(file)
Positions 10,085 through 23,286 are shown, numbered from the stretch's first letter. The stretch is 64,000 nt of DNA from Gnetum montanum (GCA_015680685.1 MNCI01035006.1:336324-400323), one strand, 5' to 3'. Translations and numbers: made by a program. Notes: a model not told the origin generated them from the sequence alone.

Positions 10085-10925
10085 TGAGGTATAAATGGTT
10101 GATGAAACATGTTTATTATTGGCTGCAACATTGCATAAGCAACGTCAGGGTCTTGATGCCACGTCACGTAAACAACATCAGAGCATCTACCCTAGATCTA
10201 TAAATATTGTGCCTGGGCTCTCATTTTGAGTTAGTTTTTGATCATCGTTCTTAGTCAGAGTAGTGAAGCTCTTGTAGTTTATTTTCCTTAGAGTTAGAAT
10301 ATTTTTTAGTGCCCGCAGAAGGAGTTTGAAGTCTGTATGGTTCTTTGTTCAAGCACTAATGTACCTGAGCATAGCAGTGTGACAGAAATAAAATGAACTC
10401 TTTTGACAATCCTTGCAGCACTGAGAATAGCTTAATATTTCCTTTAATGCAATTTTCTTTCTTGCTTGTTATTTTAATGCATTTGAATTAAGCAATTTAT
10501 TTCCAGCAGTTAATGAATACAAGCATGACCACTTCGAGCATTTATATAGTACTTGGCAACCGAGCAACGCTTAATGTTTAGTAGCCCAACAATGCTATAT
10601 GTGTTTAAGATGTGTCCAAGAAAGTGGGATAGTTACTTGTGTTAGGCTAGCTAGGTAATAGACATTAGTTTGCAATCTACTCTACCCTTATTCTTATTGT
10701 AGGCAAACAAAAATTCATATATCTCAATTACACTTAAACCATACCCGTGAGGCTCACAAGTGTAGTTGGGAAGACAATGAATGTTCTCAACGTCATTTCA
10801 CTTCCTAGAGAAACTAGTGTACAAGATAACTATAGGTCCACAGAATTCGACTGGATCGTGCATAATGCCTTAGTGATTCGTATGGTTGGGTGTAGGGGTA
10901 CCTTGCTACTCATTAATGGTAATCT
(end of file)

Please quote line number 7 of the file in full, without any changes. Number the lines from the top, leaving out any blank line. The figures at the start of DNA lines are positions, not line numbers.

10401 TTTTGACAATCCTTGCAGCACTGAGAATAGCTTAATATTTCCTTTAATGCAATTTTCTTTCTTGCTTGTTATTTTAATGCATTTGAATTAAGCAATTTAT